Civil Society’s Active Role in Protecting the Environment in Argentina: AVSI Local Partner Hosts High-Level Panel Highlighting Results
Tuesday, 28 December 2004 00:00

On December 7, 2004, AVSI local partner CIOMTA hosted a panel entitled, “Climate Change and Carbon Emissions in the Center-North and North-East Regions of Argentina,” at a high-level UN conference in Buenos Aires.

CIOMTA  (the Centro de Investigación, Observación y Monitoreo Territorial y Ambiental—Center for Territorial and Environmental Research, Observation and Monitoring) is a program overseen by the AVSI partner ACDI (Associación Cultural para el Desarollo Integral—Cultural Association for Integral Development) in conjunction with the Catholic University of Santa Fe and in operation since November 2002.

This Side Event, organized for conference participants, featured the scientific directors of CIOMTA who presented the observation and monitoring activities underway and presented initial results. This panel of presentations highlighted the role of civil society organizations in the implementation of high-level governmental strategies to combat climate change and carbon emissions. In particular, CIOMTA, represents an innovative collaborative effort among a local development organization, a research university, and the government in a developing country, together with European counterparts providing direct support and financial resources to make a sophisticated contribution to the field.

This event was organized within the framework of the 10th session of the Conference of the Parties (COP 10) to the United Nations Framework Convention on Climate Change (UNFCC) which took place in Buenos Aires, Argentina, from December 6-17, 2004. This event gained significance and renewed political momentum with the recent announcement that the Convention’s Kyoto Protocol will become legally binding on February 16, 2005. The conference intended to review progress made under the Convention and to develop a strategy for cooperation to address the negative impacts of climate change and to support implementation in developing countries.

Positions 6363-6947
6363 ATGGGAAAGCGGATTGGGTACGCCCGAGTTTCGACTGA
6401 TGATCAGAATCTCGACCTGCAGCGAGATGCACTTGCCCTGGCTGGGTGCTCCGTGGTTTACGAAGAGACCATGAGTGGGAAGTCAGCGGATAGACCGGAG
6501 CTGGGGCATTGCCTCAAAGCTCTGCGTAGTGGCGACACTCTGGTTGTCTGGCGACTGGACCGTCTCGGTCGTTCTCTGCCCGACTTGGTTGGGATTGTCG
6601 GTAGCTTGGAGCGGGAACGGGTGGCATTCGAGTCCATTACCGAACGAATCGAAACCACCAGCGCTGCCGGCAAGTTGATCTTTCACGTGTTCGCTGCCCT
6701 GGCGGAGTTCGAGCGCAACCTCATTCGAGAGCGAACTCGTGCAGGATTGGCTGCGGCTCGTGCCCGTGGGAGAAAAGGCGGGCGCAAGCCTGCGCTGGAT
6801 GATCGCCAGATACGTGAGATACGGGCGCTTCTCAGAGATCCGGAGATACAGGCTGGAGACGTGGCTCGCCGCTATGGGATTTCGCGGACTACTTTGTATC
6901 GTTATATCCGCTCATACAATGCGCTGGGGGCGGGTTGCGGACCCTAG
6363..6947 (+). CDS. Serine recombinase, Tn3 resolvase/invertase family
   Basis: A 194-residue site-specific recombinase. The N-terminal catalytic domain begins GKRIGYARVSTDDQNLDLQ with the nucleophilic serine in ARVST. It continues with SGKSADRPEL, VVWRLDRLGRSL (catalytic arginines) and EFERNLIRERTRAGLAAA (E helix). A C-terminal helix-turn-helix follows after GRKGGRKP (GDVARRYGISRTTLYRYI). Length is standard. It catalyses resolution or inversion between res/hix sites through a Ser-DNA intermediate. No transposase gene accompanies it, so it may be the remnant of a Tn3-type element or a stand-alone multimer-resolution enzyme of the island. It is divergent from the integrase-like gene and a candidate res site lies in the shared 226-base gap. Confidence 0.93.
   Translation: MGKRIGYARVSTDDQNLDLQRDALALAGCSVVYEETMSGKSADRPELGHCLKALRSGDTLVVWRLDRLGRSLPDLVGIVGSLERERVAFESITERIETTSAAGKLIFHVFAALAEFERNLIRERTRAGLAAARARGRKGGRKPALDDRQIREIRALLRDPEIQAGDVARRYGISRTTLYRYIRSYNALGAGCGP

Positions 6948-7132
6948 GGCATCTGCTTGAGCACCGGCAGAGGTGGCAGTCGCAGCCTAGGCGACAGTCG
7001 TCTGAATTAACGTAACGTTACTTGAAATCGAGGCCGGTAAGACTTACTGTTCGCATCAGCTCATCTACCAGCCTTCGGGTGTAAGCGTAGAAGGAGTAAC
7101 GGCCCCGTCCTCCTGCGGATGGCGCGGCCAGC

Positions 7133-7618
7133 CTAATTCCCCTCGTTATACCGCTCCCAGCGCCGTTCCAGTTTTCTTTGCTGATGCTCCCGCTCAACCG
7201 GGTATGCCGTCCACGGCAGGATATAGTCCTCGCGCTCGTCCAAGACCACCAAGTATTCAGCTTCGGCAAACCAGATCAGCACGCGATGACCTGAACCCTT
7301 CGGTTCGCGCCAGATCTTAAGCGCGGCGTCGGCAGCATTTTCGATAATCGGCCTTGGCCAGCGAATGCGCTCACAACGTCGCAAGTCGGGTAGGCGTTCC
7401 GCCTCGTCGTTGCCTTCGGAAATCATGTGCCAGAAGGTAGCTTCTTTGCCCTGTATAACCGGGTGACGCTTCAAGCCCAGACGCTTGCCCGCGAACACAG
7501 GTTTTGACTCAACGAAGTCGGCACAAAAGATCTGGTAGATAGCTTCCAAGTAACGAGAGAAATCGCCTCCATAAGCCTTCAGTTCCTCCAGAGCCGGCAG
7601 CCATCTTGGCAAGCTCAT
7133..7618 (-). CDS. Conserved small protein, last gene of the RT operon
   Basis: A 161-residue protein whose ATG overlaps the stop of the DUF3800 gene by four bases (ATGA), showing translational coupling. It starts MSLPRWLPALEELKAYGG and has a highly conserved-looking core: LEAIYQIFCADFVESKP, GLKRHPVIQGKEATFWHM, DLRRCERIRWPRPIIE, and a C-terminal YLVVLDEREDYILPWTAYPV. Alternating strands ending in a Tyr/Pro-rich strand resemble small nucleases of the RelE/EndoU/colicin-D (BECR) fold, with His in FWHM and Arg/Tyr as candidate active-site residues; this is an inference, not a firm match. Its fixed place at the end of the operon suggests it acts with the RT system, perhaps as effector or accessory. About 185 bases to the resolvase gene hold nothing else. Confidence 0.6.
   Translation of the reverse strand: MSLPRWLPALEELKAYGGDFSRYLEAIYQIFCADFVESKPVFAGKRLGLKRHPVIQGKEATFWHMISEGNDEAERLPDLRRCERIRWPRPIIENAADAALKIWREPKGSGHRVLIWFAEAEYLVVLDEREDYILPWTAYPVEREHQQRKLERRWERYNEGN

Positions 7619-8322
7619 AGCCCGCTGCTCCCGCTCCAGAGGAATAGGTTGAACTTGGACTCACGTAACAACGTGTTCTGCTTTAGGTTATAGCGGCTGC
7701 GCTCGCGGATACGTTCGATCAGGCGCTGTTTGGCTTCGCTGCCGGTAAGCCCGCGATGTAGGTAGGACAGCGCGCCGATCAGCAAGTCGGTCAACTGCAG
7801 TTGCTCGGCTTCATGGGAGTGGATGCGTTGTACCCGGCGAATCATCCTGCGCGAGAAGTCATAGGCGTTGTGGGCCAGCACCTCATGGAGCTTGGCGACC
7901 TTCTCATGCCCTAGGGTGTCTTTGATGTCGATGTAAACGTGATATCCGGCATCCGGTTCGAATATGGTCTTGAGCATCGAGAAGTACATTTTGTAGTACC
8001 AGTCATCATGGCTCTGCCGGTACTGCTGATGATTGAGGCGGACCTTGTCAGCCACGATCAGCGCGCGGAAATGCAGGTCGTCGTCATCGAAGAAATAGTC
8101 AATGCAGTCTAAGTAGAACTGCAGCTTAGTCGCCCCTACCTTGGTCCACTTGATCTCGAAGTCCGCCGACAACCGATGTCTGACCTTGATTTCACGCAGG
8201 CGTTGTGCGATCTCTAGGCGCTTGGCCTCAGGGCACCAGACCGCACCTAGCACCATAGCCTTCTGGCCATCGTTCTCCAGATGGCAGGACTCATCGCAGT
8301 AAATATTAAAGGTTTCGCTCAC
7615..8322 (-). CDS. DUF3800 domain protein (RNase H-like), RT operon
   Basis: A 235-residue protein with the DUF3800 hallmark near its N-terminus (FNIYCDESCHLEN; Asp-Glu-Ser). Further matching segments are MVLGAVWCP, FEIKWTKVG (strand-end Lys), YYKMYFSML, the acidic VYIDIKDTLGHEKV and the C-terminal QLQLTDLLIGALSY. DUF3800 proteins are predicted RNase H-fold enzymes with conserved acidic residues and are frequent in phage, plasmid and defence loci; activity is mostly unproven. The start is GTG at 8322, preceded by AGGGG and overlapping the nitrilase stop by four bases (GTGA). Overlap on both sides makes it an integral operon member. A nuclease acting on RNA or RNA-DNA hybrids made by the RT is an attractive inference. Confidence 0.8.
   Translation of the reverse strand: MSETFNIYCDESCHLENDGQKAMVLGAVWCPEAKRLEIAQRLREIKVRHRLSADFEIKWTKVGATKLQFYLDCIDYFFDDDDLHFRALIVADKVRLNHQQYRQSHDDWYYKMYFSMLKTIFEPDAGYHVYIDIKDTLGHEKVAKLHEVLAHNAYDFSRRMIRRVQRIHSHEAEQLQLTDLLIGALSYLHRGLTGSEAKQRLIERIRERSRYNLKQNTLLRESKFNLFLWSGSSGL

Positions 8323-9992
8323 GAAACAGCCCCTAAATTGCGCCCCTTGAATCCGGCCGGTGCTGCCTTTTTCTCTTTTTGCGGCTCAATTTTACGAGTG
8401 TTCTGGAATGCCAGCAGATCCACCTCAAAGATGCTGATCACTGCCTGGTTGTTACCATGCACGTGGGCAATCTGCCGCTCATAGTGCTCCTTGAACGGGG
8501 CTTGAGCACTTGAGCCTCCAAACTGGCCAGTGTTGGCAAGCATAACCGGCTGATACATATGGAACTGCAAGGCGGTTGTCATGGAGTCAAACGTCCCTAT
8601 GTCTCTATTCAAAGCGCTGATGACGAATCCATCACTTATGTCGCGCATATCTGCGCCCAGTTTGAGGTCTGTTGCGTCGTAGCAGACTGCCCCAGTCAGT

CIOMTA’s primary objective is to contribute to poverty reduction and improved standards of living for the rural population of the Center-North and Northeastern regions of Argentina through strengthening the capacities of local organizations to develop policies adequate for sustainable development, in accordance with the UN Convention on Climate Change and the Kyoto Protocol. The work undertaken at the Center utilizes sophisticated towers to measure carbon flows in the atmosphere, and to monitor and analyze carbon emissions and climate change. Given that there is no systematic monitoring of carbon emissions or climate change at the national level in Argentina, CIOMTA’s initiatives in the northern regions are establishing precedence for future work and are informing discussions of policy-makers interested in socio-economic development.

For more information on CIMOTA, visit their website: http://www.ciomta.org.ar .